The Accidental Empress
Empress Elisabeth, wife to Franz Joseph and empress of the Austro-Hungarian Empire, was beloved in the 19th century, but her story is little-known today. Allison Pataki brings this enigmatic woman to life in this novel of finding strength and passion.
Though the daughter of a Bavarian duke, Elisabeth – known to her family as ‘Sisi’ – grew up in the wild informality of Possenhofen Castle. Married at fifteen to her cousin, the young emperor Franz Joseph, she’s unprepared for the treacherous Hapsburg court and for her overbearing new mother-in-law, the Archduchess Sophie. From the moment Sisi arrives at court, Sophie interferes with her marriage, with her children, and with her decisions as empress, undermining her at every turn. Franz is unwilling to disagree with his mother and so Sisi finds few allies at court. It is in Hungary, where the people are restless and looking for a leader, that she begins to find her strength.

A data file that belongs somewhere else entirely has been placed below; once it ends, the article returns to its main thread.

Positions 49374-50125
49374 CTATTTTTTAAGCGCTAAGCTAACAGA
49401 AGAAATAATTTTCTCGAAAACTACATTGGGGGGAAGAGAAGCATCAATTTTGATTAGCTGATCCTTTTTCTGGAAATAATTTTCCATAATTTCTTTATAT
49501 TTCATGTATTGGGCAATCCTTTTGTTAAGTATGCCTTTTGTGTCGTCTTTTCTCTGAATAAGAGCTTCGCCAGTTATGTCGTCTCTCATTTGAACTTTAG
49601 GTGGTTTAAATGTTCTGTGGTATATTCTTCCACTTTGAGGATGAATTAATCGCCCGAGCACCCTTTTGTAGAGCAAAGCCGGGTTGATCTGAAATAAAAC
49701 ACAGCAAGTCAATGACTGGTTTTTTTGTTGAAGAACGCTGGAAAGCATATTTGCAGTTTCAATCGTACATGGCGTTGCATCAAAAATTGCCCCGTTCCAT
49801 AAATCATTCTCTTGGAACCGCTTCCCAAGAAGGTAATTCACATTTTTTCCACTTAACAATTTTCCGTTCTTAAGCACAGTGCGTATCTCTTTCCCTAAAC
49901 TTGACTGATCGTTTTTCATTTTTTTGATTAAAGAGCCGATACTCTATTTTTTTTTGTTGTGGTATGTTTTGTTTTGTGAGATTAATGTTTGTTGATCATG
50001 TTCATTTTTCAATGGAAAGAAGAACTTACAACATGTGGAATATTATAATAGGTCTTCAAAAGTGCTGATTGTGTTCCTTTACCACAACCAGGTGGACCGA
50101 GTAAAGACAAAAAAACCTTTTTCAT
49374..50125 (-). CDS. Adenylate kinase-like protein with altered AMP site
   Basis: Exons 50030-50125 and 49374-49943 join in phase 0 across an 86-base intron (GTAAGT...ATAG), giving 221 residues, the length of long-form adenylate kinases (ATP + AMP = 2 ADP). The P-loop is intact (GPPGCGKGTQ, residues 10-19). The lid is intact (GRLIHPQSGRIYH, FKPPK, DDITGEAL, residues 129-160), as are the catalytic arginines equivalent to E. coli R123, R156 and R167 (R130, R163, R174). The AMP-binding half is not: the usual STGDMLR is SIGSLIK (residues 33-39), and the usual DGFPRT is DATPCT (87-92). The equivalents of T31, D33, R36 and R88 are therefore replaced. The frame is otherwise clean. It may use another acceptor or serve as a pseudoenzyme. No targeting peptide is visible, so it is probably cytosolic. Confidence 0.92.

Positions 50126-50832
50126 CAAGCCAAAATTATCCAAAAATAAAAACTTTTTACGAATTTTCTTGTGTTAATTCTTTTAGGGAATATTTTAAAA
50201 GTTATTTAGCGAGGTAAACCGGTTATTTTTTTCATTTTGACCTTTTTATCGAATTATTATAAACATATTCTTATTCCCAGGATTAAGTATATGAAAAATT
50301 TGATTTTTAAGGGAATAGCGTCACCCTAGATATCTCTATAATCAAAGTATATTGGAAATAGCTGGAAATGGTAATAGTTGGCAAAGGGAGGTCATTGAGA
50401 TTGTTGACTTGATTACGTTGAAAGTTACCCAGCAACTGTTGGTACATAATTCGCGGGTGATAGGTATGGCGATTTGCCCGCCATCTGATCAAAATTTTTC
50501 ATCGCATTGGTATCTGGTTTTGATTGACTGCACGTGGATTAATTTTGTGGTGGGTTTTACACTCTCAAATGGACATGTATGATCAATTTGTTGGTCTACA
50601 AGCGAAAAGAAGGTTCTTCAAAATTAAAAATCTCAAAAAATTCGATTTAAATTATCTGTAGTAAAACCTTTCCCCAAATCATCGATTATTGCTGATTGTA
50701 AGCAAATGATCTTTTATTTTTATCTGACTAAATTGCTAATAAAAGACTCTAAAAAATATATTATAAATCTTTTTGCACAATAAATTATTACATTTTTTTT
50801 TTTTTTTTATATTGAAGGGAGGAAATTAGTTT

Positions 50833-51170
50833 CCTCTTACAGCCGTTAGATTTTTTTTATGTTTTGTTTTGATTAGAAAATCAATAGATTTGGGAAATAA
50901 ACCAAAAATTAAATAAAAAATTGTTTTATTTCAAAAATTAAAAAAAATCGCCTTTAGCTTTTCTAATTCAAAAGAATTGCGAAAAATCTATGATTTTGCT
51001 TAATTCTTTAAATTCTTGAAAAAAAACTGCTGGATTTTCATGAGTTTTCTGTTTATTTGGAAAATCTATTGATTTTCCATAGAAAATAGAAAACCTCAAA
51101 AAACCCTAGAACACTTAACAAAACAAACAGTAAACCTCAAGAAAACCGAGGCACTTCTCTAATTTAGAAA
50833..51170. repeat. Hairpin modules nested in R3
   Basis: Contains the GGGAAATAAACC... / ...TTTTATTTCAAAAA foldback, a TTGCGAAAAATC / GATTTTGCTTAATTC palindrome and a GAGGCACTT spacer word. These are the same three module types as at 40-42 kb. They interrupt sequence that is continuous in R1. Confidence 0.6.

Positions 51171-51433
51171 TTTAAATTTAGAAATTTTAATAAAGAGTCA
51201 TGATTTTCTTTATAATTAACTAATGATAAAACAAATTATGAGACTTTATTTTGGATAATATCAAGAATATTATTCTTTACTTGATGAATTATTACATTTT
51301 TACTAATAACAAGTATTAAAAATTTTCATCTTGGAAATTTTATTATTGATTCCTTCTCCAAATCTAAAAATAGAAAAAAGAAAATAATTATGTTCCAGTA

Pataki’s strength lies in her unapologetic and complex characters. Sisi, Franz, and Sophie all have their faults. They are admittedly frustrating and, in turns, selfish, weak, and uncompromising. When reading fiction about real historical figures, the reader may rightly question whether those particular figures make the most compelling protagonists of a novel. There were times when this reader became exasperated at characters who continually chipped away at one another rather than let one another grow. It’s to Pataki’s credit that she chose to write such strong characters, flaws and all, without losing reader sympathy. Through them, she paints a vivid picture of the uncertainty and distrust of the Hapsburg court. A solid portrait of a little-known woman and history.